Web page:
After you pop the question, the wedding planning begins. While your fiance is off figuring out flowers, table settings and dresses, it’s the perfect time for you to make a plan of your own – a fitness plan. The months between your proposal and when she’s coming down the aisle are just enough time to not only get yourself in shape to look (almost) as good as she does in the thousands of wedding pictures, but to make sure your marriage is much less “in sickness” and much more “in health.”
Cut the carbs and up the protein. If you’re trying to look better in your suit or tux, it doesn’t start in the gym, says personal trainer John Rowley, founder of the 52 Million Pound Challenge that aims to get Americans to lose 52 million pounds this year. “The most important thing is nutrition. You need to watch what goes into your mouth.”
Rowley, who recently helped his son get in shape for his wedding, is an advocate of cutting carbs out of your diet completely. Carbohydrates are your body’s main source of fuel, he says, and eating too many is like filling your gas tank to the point that it overflows – spilling out as fat throughout your body.
While giving up carbs is no doubt difficult, you can eat all the protein you want – “preferably from lean sources,” Rowley says. “A good thing to keep in mind is that the fewer the legs the animal has, the better it is for you. Fish is better than chicken, which is better than beef. If you love red meat, try bison meat instead of beef.”
In addition to upping your protein intake, make sure your fat intake is from “good fats” such as coconut oil and olive oil, Rowley says, and be sure to drink plenty of water – not soda or other sugary drinks.
Avoid cold feet with a post-workout cold shower. Once you settle into a habit of healthy eating, you should start to see the pounds drop off, and that’s when it will help to hit the gym, says Rowley – who should know. At the Brooklyn gym he ran, he hosted such famed weightlifters as Arnold Schwarzenegger and Lou Ferrigno. “Make sure you focus on resistance exercises and weightlifting,” he says. “You don’t have to look like Arnold, but the more muscle you have, the faster your metabolism.”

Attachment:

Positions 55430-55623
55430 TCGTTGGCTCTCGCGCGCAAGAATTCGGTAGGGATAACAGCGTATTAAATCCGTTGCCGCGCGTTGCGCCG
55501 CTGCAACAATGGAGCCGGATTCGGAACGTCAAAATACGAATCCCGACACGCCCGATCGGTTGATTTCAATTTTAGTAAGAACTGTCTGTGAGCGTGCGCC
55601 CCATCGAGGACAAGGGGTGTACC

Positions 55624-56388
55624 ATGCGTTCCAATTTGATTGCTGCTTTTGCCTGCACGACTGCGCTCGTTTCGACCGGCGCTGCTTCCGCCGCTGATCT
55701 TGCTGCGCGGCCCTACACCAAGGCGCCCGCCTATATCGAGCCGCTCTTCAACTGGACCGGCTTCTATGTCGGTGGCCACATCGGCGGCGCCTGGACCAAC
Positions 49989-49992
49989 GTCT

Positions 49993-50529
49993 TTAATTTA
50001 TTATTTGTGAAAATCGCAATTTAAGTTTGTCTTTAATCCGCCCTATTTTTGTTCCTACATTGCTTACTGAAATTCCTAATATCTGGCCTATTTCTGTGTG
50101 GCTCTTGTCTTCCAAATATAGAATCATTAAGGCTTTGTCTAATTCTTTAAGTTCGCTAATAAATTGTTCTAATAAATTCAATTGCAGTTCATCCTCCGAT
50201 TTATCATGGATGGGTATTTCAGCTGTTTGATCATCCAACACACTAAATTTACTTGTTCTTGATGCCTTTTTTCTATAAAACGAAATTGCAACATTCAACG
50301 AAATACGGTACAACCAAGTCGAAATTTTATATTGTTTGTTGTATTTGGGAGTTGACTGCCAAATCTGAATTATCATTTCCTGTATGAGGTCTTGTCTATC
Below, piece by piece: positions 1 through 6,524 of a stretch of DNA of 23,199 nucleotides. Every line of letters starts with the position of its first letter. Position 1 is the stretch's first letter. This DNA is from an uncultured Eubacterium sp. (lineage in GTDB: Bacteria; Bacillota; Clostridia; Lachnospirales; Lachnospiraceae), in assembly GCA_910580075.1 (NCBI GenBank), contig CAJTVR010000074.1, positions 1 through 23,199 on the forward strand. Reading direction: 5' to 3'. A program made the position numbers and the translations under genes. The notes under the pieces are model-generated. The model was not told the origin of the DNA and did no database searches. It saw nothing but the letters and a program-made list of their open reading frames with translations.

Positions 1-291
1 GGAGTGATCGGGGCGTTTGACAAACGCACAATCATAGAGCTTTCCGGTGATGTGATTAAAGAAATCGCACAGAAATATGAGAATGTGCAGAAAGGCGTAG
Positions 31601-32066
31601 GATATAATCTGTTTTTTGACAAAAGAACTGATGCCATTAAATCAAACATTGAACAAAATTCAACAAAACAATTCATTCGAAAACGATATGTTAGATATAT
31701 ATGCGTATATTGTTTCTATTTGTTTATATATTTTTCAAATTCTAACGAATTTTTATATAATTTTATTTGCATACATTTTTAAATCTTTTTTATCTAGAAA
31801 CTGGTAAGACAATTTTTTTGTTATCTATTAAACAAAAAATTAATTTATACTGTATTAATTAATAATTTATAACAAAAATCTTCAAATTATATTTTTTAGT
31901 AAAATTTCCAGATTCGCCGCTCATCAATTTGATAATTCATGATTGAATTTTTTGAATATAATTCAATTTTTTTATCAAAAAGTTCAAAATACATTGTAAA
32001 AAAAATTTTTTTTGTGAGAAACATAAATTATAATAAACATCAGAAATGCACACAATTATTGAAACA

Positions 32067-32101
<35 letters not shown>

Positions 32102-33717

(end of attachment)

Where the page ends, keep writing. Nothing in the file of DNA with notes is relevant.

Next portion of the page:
Going to the gym three days per week is enough to see results, Rowley says. As for routine, he advocates working out your chest, shoulders and triceps on Monday, legs on Wednesday, and your back on Friday. The whole workout should take about 20 minutes, he says, and you can tack on 15 minutes of cardio afterward. Just make sure not to rest more than 20 to 30 seconds between sets.
Let’s face it – no one wants to see their beer belly sticking out of their tuxedo in their wedding pictures. But Rowley says one of the biggest mistakes grooms make is trying to target their belly fat by doing sit-ups and crunches. “There’s no way to target fat to lose,” he says. “Some people might lose it from their belly first, but others lose it from their hips or their face first. It’s based on your body. Do it long enough, and you’ll see the results where you want them.”
Be flexible – in marriage and with your spine. But just being in shape isn’t enough to look good for your wedding day. You need to improve your posture as well, says Kenneth Hansraj, an orthopedic surgeon at St. Francis Hospital in New York. “No one wants to see a hunched-over groom standing at the altar,” he says. “Posture is king.”
So what is good posture? It’s positioning your ears above your shoulders and your shoulder blades back. Practice this position frequently, and it will become a habit. And once it does, you’ll notice that you’ll not only look better, but feel better, too. “Studies show that when you take people and correct their posture,” Hansraj says, “their testosterone levels increase and their levels of the stress hormone cortisol goes down.”
In addition to practicing the position, do some stretching exercises to help improve your posture. “Posture is all about flexibility,” Hansraj says. “Bend your head and neck forward and backward and side to side, feeling your spine stretch as you do. Then, do the same with your back while standing up.”
Say “I do” to working out together. While following this advice will help you look your best on your wedding day, doing it alone is a missed opportunity to bond with your spouse, Rowley says. “It’s an opportunity for the couple to get in shape together,” he says. “Going after a similar goal together strengthens relationships and can really prepare you to face the challenges of marriage.”
Put everything together and you have a recipe for much more than a happy wedding day. If you make fitness a habit, Rowley points out, “it’s going to continue throughout your marriage and help you live a long, healthy life for your wife and kids.”